How is conflict presented in Of Mice and Men?

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William Delaney | (Level 3) Distinguished Educator

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It was John Steinbeck's intention to write Of Mice and Men both as a short novel and as a play. This is shown by the fact that a stage version of the work appeared in New York the same year the book was published, which was in 1937. It is also apparent in the text of the novella itself, which is limited to only two main sets and relies heavily on dialogue. The characters are always calling each other by name, and characters frequently introduce characters to other characters by name. This is invariably done in stage plays in order to enable the audience to identify the characters they are looking at. Since Steinbeck wrote the book with the play in mind, he limited the conflict to dialogue except in the memorable scene in which Lennie crushes Curley's hand and in the scene which ends with Lennie killing Curley's wife. Physical action on a stage is very hard to present and always looks faked. Steinbeck seems to be writing his book with the intention of making it easy to adapt to a play. There is also the final scene in which George shoots Lennie in the back of the head, but there is no conflict and no action. They are both sitting down.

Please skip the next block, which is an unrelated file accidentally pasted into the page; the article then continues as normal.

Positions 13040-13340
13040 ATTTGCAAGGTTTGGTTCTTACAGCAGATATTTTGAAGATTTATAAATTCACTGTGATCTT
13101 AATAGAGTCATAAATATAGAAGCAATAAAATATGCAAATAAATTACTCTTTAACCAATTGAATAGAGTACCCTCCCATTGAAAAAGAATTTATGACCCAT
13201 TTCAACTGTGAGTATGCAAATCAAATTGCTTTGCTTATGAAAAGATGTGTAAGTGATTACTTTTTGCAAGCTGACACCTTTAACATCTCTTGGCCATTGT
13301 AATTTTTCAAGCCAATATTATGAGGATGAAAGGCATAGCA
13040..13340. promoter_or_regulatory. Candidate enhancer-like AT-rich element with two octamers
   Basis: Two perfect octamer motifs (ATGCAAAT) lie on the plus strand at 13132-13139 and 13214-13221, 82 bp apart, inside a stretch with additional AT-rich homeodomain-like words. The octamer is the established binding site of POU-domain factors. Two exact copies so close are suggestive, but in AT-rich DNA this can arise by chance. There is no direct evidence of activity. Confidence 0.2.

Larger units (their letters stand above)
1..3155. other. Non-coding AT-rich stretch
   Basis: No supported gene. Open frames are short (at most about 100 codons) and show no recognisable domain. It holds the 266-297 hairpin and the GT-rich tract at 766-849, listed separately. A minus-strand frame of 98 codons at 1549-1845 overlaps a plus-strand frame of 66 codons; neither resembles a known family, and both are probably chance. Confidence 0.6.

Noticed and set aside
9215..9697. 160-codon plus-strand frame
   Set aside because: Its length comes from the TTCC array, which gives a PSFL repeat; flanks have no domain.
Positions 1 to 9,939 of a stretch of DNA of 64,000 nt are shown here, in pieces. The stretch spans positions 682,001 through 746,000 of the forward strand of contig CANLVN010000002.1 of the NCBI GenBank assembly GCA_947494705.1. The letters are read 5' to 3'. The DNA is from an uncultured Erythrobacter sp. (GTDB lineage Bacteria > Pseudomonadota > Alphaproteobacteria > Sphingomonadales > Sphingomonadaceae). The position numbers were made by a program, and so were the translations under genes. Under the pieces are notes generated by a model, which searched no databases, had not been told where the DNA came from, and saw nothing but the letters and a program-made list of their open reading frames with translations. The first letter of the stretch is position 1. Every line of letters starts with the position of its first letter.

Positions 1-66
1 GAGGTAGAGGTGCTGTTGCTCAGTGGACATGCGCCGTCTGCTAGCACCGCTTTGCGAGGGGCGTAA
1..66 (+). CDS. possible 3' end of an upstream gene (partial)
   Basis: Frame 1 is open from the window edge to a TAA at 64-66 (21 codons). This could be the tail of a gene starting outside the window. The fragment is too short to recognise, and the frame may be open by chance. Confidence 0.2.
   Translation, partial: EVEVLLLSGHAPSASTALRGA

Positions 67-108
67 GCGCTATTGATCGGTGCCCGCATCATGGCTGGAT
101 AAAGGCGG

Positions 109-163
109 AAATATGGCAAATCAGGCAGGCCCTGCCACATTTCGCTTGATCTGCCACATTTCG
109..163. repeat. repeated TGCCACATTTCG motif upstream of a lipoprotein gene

There is a great deal of conflict in the book, but it is almost all verbal. Several of the men argue with Curley. There is a lot of argument and insulting in Crooks' room when Curley's wife is present and refuses to leave--but no violence. There is some conflict between George and Lennie, but no violence. There is some conflict between Curley and his wife, but it is pointless. The book gives the illusion of a lot of smoldering potential violence without the explosion. The mob of men hunting for Lennie surely intend serious violence, but it never happens. Furthermore, they are mostly only heard and not seen. The conflict is used largely to suggest drama in what is essentially a static environment. Curley's wife is frustrated because the ranch is so boring.

There is no conflict over wages or working conditions, perhaps because this is the midst of the Great Depression and men feel lucky to have any kind of jobs.

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